New stores and distribution centers offering online ordering

Some companies are skirting these issues by using their existing stores as extensions of cold storage facilities. Amazon’s recent acquisition of Whole Foods, as well as its purchase or rental of several new cold storage facilities in major cities like Chicago, Dallas and New York, have allowed the company to expand its Amazon Fresh network to a greater base.

More choices doesn’t mean people will choose healthily

Because many food deserts are in low-income areas, online grocery retailers may be entitled to funding similar to tax incentives for affordable housing when they educate the public on a healthy diet. That may be an incentive for the retailers, but it won’t necessarily entice customers to make the right choices when they buy foods. In one case in the Bronx, the city of New York paid 40% of the construction costs for a supermarket to be built in a food desert, but customers still chose less expensive processed food options.

Stay tuned for more on how this grocery delivery trend impacts consumers — as well as industrial real estate professionals.

 

Greatest Threat to Retail? E-commerce and Shifting Consumers Habits

Greatest Threat to Retail? E-commerce and Shifting Consumers Habits

June 2017

rossevelt-field-mall

While e-commerce is often blamed for struggles in the retail sector, there are several other factors at play, according to Real Capital Markets’ recently released 2017 Retail Sentiment Report, which gauged opinions from investors across the U.S. The study examines changing consumer habits and how some survey respondents are trying to reinvent their approach to retail.

Among the study findings are:

  • Shifting consumer buying habits are the greatest threat to the industry. From e-commerce to in-store pickup and attitudes toward power shopping centers, shifting consumer habits have the eye of retailers as they try to navigate this current retail climate. Disruption has hit the retail industry and investors are aware of its impact and looking for ways to mitigate risks.
  • Most investors feel reinvention is the key to solving the industry’s greatest issues. In light of large tenant shake-ups and e-commerce pressures, investors are looking long-term at where retail is heading and what investments make sense.
  • Anchored shopping centers are the preferred property type for investors by a margin of 3:1. In this category, centers anchored by grocery tenants are preferred, as this sector is considered secure against e-commerce.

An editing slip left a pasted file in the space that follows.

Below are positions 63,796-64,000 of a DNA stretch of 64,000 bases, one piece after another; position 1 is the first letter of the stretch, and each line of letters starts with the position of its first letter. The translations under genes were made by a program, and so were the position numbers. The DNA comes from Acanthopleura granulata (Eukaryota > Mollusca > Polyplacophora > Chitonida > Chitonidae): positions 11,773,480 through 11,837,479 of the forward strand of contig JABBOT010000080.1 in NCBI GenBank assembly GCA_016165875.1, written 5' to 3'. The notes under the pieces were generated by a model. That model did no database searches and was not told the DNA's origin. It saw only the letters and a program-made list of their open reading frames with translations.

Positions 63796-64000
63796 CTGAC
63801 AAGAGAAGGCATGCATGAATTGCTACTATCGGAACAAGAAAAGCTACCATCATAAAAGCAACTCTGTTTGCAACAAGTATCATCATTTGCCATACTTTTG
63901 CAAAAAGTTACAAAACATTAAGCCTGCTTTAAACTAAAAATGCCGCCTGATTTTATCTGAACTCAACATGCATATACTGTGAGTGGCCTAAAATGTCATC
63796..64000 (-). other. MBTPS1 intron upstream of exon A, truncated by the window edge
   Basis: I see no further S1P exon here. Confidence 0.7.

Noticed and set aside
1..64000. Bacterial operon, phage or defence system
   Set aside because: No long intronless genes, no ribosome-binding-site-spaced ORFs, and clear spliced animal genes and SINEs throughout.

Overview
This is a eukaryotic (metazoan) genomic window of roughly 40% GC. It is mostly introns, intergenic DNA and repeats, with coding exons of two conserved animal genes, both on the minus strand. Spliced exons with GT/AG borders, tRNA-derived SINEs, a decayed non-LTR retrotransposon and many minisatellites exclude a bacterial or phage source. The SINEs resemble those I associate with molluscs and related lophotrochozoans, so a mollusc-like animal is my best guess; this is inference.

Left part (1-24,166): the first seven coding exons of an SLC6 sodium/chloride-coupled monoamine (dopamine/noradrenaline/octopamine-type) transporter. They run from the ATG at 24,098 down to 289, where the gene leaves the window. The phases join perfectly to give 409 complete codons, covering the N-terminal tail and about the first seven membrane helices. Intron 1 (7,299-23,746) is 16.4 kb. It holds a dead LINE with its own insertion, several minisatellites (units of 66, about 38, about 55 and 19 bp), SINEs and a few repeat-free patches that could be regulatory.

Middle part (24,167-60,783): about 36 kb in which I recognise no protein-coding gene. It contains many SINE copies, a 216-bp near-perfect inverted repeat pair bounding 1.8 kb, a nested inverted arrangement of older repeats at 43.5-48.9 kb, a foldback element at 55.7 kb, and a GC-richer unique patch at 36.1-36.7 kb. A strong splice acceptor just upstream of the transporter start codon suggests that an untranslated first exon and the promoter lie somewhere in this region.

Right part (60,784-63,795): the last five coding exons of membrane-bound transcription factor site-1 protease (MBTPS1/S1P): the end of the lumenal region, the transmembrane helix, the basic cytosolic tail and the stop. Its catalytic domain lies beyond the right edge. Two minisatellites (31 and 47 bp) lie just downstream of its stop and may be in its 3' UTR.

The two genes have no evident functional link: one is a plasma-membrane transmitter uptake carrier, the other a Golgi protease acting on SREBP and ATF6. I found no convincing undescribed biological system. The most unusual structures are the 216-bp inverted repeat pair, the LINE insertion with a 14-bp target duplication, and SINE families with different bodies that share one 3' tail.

• More than 57 percent of investors surveyed are net buyers of retail properties, an indication investors looking for opportunities and the ability to “balance” portfolios previously buoyed by other asset types.
Commercial Real Estate Trends for 2017

Commercial Real Estate Trends for 2017

The commercial real estate industry has been on a strong cycle for several years. The big question is: How long will it continue? The latest Emerging Trends Report by PWC (PricewaterhouseCoopers) and the Urban Land Institute, has the long view on the market. Here’s the latest.

The Strong Investment Sectors for 2017?

pjp_interior-industrial-center

Supply chain and e-commerce growth continues to drive Industrial real estate leasing and investment.

Industrial — continues to top the charts, due to the growth in e-commerce and the general supply chain.  Well located, institutional quality distribution space has been in short supply for several years across the country. While new construction has been strong, it will take time to lease and sell the buildings and, thus, fill all the demand. Bottom line: investors like the stability and long-term growth of this sector and will continue to seek strong assets in primary, secondary and even outlying markets.

Senior Housing/Retirement Homes — these will continue to be in favor, due to the aging population and need for community residences and related services.

 

oakland-urban-retail-centerUrban Mixed-Use Developments — these vibrant, urban developments that combines residential, retail, offices and more continue to draw Millennials and Baby Boomers alike — and should guide development going into 2017 and beyond.

The Emerging Trends report also predicts:

nyc skyline

Global commercial real estate should be stable in 2017

More stability in market cycles — Look for less volatility, as lessons learned from the global financial meltdown will guide decisions moving forward. While construction still lags during this post-recession era, it should continue at a tempered pace.

Multi-Use– or “Optionality” is in — the trend toward developers and investors seeking flexible, multi-use projects. In this commercial real estate market, buildings that can be adjusted to satisfy multiple tenants and changing neighborhoods are ideal. It lets owners maximize rents and seek the highest and best use.Bisnow multifamily yardi

Construction costs to rise due to labor issues — Workers who left during the recession have been slow to return, slowing production and increasing costs. With vacancy rates at record lows in many markets, construction has been a big factor in filling long-term demand. Without an adequate number of workers, costs will rise.

Cap rates could go lower in 2017 — As investors continue to chase deals and limited supply and tempered construction present continued challenges.